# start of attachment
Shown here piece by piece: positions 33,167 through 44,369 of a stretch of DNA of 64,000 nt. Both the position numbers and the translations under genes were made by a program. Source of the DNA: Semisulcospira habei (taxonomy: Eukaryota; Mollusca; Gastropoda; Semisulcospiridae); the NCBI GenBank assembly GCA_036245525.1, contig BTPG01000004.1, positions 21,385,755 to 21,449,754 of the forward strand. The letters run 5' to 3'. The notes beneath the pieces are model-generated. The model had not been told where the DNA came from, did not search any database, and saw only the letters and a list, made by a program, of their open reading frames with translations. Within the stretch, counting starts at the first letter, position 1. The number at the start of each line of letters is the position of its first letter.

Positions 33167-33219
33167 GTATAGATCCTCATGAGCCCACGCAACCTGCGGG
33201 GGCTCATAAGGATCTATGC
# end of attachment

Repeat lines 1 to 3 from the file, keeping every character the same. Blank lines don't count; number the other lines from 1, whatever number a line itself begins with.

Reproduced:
Shown here piece by piece: positions 33,167 through 44,369 of a stretch of DNA of 64,000 nt. Both the position numbers and the translations under genes were made by a program. Source of the DNA: Semisulcospira habei (taxonomy: Eukaryota; Mollusca; Gastropoda; Semisulcospiridae); the NCBI GenBank assembly GCA_036245525.1, contig BTPG01000004.1, positions 21,385,755 to 21,449,754 of the forward strand. The letters run 5' to 3'. The notes beneath the pieces are model-generated. The model had not been told where the DNA came from, did not search any database, and saw only the letters and a list, made by a program, of their open reading frames with translations. Within the stretch, counting starts at the first letter, position 1. The number at the start of each line of letters is the position of its first letter.

Positions 33167-33219
33167 GTATAGATCCTCATGAGCCCACGCAACCTGCGGG